What Are Mobile Payment Apps? An Explanation
Everywhere you go these days it seems like no one is using cash anymore. Even at the old faithful places like flea markets, festivals, and yard sales, people are using mobile payment apps.
But what are they, how do they work, and how safe are they?
Explanation Of Mobile Payment Apps
Mobile payment apps are Android or iPhone apps that allow people to transfer money to another person.
The apps are attached to a credit or debit card, or the user can transfer money into the app to be used for transactions.
This transfer is either initiated by the sender, or a request is made from the recipient.
These apps just about eliminate the need to carry large sums of cash with you while out and about, thus reducing the risk of it being stolen.
But what about the risk of using payment apps?
Importance Of Payment App Security
Actually, keeping your payment app secure is a bit more complicated than keeping your cash secure.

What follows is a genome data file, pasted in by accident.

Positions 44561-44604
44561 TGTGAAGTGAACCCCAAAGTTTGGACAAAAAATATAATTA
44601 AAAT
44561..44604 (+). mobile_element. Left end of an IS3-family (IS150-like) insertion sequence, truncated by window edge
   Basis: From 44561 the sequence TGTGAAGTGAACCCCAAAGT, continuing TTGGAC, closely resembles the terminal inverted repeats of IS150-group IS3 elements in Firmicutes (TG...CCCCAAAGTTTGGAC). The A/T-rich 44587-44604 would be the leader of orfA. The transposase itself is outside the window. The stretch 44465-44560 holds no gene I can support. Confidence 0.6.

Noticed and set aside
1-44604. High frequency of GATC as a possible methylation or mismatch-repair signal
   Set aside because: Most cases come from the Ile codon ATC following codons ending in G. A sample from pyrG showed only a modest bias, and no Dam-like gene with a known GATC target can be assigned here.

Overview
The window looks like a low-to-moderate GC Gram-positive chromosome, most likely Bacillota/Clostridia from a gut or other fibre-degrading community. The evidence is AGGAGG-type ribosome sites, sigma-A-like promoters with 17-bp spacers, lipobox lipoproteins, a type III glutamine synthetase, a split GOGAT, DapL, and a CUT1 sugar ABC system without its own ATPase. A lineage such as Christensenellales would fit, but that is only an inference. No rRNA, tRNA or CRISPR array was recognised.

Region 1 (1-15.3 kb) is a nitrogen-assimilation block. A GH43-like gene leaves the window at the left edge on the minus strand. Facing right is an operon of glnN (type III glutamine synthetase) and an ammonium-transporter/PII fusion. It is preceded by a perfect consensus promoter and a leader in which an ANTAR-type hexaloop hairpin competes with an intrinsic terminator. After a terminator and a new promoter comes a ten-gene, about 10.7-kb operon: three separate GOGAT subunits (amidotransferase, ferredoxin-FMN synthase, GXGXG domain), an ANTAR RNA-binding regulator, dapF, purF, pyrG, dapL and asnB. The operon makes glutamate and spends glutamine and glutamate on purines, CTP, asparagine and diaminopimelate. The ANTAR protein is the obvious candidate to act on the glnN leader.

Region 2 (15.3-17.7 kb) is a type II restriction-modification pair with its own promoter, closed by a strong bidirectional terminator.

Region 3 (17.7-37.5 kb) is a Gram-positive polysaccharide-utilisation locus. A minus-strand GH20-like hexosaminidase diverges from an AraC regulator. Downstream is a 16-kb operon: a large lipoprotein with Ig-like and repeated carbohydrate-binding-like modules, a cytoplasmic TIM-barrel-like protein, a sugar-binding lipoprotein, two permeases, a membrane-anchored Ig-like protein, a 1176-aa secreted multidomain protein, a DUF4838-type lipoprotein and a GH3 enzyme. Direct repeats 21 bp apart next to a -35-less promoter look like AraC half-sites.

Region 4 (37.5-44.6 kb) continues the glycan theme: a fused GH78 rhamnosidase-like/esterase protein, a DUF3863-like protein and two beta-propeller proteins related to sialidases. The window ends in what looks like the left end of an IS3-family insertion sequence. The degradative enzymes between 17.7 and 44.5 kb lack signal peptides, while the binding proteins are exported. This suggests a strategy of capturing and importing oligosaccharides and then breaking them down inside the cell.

And losses from a payment app can be far less, or far greater than losing the cash you have in your pocket or purse. At least if the criminal steals only your cash, that’s all they get. (Hopefully) you have more in the bank.
If they steal your wallet or purse with the cash in it, they could make off with car keys, your driver’s license, your checkbook, credit and debit cards, and much more.
But if a thief gets access to your mobile payment app, they could gain access to a lot more money than what’s in your pocket.
Payment App Security Overview
Let’s look at the history of mobile payments apps, how they work, and why to use them.
Brief History Of Mobile Payment Apps
Being able to pay for stuff with your phone started in Japan in the early 2000s. At first, people could purchase from vending machines by texting to a particular number. Then along came smartphones in 2007. That enabled various apps to be installed. Mobile payments grew fast in developing countries where people who didn’t usually have access to banks (which is estimated to be half of the world’s adult population) could make transactions without having to carry cash, and run the risk of it being stolen.
In a previous article, I wrote about using your phone to pay for products and services. That was focused on using Google Pay and Apple Pay to pay at businesses.